California Dreaming

CA_House_38As some of you know, I’ve been in the process of not one, but two life-changing events these past months. I’m not sure “husband retiring” rates as high as death or birth, but it has to be right up there with moving across the country. So please excuse my tardiness in posting. My calendar shows a big blank spot on today, and I didn’t even question it, that’s how brain dead I am.(a photo of our new backyard!)

I believe I’ve wondered before how our ancestors managed to pull up roots and move to villages where they knew no one, or crossed countries not even knowing where the next water might be found. With all our 21st century technology, moving is still a frustrating, terrifying, and stressful experience. We had two  cars, cell phones, and walkie-talkies driving over two thousand miles, and I was a wreck at the end of four days. Four months of watching oxen kicking up dust on my covered wagon would have killed me. At least I had the sense to jettison most of our household goods before we left!

So now we’re wrestling with new banks, new utilities, abysmal internet service (In California! Who would have thought it?), new equipment, and a hunt to replace all the furnishings we left behind. We’re enjoying seeing our daughter and her family and friends and looking after our granddaughter for the better part of the summer. But it’s all new and I have no routine! When do I sit down to write?

PatRice_NotoriousAtherton200Fortunately, I finished working on NOTORIOUS ATHERTON before I left. I did not, however, organize a release campaign. There’s only so much organization I can manage, and the move took priority. So on July 23rd, B&N will be the first to release the e-book. I have an excerpt on my website (There are two links on my home page and apparently only one of them works, I’m just noticing.) The cover is another brilliant design from Kim Killion of Killion Group.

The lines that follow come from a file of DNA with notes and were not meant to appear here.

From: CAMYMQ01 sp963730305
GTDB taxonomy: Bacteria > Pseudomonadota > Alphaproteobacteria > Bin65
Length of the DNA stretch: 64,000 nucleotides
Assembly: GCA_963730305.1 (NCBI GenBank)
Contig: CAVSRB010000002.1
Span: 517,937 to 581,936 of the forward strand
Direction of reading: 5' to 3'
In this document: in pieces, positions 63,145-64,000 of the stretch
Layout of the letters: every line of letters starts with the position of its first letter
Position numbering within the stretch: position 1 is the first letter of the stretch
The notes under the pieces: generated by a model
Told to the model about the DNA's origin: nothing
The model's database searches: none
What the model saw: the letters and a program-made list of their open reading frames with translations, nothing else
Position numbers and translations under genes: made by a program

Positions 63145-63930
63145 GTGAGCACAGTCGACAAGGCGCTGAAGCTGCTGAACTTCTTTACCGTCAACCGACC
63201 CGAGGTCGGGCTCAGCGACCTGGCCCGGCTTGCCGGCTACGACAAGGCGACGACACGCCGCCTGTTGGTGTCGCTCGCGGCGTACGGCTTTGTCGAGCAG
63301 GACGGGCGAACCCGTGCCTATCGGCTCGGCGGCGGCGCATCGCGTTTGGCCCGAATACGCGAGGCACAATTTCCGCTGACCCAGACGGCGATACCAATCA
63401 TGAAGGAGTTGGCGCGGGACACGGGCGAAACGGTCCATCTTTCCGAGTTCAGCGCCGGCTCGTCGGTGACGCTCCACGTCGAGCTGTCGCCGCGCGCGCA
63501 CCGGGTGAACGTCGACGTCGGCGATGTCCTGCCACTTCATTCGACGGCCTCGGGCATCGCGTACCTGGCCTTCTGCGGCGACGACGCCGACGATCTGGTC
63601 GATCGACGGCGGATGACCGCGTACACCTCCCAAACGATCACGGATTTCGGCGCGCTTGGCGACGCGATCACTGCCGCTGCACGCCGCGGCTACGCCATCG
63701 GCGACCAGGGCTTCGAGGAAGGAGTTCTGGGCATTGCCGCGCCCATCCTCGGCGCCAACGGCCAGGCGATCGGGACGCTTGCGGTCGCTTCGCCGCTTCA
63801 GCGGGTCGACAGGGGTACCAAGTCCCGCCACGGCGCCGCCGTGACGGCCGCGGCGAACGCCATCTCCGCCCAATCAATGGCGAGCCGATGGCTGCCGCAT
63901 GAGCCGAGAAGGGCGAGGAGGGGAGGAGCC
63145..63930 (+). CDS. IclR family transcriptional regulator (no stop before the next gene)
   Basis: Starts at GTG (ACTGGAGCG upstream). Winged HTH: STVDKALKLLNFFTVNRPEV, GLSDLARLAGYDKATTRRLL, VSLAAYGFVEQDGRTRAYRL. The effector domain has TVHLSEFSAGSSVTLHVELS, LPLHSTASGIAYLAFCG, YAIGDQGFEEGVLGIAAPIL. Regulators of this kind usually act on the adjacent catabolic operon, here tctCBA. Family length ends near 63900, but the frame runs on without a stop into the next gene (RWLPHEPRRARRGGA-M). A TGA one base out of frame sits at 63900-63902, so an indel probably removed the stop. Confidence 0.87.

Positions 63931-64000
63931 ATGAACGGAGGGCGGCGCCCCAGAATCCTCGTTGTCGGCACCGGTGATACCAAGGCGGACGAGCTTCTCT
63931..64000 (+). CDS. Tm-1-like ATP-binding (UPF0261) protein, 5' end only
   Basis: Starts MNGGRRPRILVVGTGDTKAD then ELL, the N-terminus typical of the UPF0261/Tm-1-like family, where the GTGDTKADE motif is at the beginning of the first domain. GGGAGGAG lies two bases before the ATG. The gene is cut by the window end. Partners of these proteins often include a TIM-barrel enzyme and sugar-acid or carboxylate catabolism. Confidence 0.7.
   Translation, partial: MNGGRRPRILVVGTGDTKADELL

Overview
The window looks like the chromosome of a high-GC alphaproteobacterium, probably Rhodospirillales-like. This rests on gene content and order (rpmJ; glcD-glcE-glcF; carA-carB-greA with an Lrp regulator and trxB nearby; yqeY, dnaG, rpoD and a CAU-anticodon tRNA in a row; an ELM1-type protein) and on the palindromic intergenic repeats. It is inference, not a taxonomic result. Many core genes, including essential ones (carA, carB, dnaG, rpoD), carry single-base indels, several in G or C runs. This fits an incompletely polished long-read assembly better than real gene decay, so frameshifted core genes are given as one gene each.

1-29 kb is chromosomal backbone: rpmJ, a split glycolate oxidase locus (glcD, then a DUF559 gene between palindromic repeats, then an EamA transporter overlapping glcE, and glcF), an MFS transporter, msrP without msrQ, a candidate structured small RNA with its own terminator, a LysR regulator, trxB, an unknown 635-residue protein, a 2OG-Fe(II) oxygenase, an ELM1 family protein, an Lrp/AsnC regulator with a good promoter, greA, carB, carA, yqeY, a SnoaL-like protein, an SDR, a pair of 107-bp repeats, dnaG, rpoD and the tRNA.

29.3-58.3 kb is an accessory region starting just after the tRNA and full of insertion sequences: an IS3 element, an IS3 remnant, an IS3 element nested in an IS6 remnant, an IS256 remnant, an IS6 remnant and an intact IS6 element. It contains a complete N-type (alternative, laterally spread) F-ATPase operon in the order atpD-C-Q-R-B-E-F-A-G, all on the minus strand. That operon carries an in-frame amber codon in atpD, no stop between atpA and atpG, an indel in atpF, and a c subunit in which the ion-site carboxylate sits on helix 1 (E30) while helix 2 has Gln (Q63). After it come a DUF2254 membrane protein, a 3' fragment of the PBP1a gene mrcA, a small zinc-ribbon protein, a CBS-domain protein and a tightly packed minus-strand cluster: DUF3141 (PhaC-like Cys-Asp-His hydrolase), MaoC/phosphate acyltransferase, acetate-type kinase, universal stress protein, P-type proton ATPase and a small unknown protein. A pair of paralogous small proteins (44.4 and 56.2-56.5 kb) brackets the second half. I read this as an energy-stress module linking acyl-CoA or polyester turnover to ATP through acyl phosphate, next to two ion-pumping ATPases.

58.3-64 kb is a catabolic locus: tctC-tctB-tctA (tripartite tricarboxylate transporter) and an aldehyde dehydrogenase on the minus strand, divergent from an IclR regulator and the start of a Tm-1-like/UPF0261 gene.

The Amazon and Kobo e-books will be out in August, and in October, Book View Café will do a special release for the print version. I bet my pioneer ancestors didn’t produce books while moving across country!

I can’t compete with kitty pics, but if you’d like to tell our readers about your favorite book that includes a protagonist being uprooted from home and settling in a strange place, I  can send one winner an e-copy of NOTORIOUS ATHERTON.

And then we may return to kitty pics because in true Mercury retrograde fashion, Andrea’s computer blew up today, taking her blog with it. I do love a good retrograde!

90 thoughts on “California Dreaming”

  1. Pat, that looks amazingly tropical!
    Having moved around all over in the past 4 years, I sympathize.
    Re books, as I seem to have a thing going in my books about homes (perhaps because of all the moves, plus the older one of emigrating, which is a big one) I often have characters uprooted in small ways, but then they usually end up in an ancestral home belonging to one or the other.
    I suspect that has up sides and down sides, especially if they’re strange to the place. Or if the resident family members are hostile, as in Heyer’s The Unknown Ajax?

    Reply
  2. Pat, that looks amazingly tropical!
    Having moved around all over in the past 4 years, I sympathize.
    Re books, as I seem to have a thing going in my books about homes (perhaps because of all the moves, plus the older one of emigrating, which is a big one) I often have characters uprooted in small ways, but then they usually end up in an ancestral home belonging to one or the other.
    I suspect that has up sides and down sides, especially if they’re strange to the place. Or if the resident family members are hostile, as in Heyer’s The Unknown Ajax?

    Reply
  3. Pat, that looks amazingly tropical!
    Having moved around all over in the past 4 years, I sympathize.
    Re books, as I seem to have a thing going in my books about homes (perhaps because of all the moves, plus the older one of emigrating, which is a big one) I often have characters uprooted in small ways, but then they usually end up in an ancestral home belonging to one or the other.
    I suspect that has up sides and down sides, especially if they’re strange to the place. Or if the resident family members are hostile, as in Heyer’s The Unknown Ajax?

    Reply
  4. Pat, that looks amazingly tropical!
    Having moved around all over in the past 4 years, I sympathize.
    Re books, as I seem to have a thing going in my books about homes (perhaps because of all the moves, plus the older one of emigrating, which is a big one) I often have characters uprooted in small ways, but then they usually end up in an ancestral home belonging to one or the other.
    I suspect that has up sides and down sides, especially if they’re strange to the place. Or if the resident family members are hostile, as in Heyer’s The Unknown Ajax?